• Joanna Goddard says...

      luna, that’s such a good question and i’d love to think more and write about it. your boys sound really lovely. wish we lived closer so we could meet up and hang in person, too :)

  111. Heidi says...

    I have been doing to “Summer Of Yes” with my little girl who just turned 4. I work, so we have to have some sort of semblance of routine, but in the summer, I try to say yes more. Yes, we can go get sno cones or frozen yogurt! Yes, let’s try the new library location! Yes, you can have chocolate milk this time instead of regular! Yes, you can pick some fun junky stuff from the Dollar Store! I don’t know how, but it helps me to be intentional and whimsical at the same time.

    • Heidi says...

      I meant to say I have been doing “a” Summer of Yes, not “to.” Fast fingers.

    • Joanna Goddard says...

      so sweet, heidi. i really love that.

    • Allison says...

      I love that, Heidi! Control what you can, and in Summer it can be a little more “yes!”

    • Jenn says...

      I’m going to try to do this with my own 4 year old over the last few weeks of summer. She’s having a hard time with a preschool transition so hopefully this will help us get over that hump a little more smoothly. Thanks for the idea Heidi!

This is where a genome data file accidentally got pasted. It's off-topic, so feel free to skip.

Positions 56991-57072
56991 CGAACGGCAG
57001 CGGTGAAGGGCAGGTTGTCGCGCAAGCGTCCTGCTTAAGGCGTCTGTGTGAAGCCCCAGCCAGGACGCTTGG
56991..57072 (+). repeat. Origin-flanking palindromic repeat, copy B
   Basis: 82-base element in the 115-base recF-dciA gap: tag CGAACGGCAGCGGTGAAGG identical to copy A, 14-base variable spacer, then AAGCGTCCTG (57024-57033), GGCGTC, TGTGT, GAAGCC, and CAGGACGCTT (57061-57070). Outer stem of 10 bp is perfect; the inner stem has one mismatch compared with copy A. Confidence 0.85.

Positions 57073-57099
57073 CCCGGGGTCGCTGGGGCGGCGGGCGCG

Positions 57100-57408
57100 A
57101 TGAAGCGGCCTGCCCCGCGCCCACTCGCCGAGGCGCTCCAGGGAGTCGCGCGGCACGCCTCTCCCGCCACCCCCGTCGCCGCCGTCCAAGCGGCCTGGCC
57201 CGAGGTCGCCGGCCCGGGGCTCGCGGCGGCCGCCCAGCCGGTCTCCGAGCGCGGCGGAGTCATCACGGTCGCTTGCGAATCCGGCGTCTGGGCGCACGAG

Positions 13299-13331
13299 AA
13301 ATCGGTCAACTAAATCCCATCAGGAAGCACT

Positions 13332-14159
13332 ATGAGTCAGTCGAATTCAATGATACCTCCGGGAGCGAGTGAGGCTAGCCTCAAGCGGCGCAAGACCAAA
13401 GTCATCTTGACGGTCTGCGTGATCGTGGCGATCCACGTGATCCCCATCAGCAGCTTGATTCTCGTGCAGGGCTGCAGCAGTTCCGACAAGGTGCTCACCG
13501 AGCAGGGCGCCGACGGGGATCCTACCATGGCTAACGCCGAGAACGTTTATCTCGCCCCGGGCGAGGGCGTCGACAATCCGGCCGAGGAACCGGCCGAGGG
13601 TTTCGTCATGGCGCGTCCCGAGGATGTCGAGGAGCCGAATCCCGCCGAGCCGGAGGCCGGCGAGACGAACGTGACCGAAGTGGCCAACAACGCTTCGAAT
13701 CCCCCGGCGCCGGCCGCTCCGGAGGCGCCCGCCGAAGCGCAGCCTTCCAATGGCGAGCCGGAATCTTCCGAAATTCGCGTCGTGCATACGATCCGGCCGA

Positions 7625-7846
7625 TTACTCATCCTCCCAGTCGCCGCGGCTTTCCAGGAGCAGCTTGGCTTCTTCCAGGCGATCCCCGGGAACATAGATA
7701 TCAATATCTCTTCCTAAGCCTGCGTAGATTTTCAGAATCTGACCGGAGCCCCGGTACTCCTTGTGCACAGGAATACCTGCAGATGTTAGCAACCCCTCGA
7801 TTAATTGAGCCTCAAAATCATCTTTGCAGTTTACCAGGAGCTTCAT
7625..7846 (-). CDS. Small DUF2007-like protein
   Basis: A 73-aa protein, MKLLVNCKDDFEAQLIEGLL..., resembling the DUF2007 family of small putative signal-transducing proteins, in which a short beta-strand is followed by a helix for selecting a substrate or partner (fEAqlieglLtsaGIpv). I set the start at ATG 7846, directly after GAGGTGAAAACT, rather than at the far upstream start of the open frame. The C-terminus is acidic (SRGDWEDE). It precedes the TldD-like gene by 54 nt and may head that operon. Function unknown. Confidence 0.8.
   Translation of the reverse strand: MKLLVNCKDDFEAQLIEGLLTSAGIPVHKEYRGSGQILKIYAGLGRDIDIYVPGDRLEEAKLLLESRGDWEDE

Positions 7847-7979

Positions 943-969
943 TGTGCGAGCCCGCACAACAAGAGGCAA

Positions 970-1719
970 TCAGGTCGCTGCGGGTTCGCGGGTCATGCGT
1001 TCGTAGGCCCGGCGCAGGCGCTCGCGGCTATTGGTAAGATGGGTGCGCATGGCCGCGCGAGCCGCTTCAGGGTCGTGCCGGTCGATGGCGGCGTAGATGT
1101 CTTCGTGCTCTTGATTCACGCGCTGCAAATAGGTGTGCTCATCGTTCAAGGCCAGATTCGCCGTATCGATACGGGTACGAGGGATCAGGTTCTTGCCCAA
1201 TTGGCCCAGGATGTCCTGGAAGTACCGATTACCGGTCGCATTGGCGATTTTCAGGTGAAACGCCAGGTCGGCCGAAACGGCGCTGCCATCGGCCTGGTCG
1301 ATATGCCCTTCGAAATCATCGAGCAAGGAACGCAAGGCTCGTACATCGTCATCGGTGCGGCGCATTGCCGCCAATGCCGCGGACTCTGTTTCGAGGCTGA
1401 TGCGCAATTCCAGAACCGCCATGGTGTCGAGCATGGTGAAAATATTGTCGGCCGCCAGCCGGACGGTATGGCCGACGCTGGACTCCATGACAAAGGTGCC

112. “Should we live in the country? Do I work too much?” These are literally the questions that have been haunting me lately. Although if I changed those things my questions would be “Should we move to the city? Should I work more?” There are no right answers. Thank you for the reminder that we’re all getting it right, at least sometimes.

    • Joanna Goddard says...

      yes, meltown! no right answer, for sure. i try to remind myself that my kids aren’t worrying about it so i shouldn’t either :)

  113. Laura says...

    I would say my parenting is a bit more relaxed in the summer, but because the kids are still going to camp each day since we both work, I don’t throw all rules out the window. We still stick to a similar bedtime (although it has ended up being about 20 minutes later than normal most summers). It is partly because they still have places they need to go the next day they can’t be exhausted for, and partly because my husband and I still want a break in the evenings!

    • Joanna Goddard says...

      agree haha! many nights i’m like OK BEDTIME I NEED TO CHILL.

      camp sounds fun! so curious about sleepaway camp too — kids on the east coast seem to LOVE it and we never did that growing up.

  114. CJ says...

    I live this! Simplicity sometimes is best. If you can’t have some “fly out the window” time with the rules during summer, I worry our kids would grow up a bit too rigid.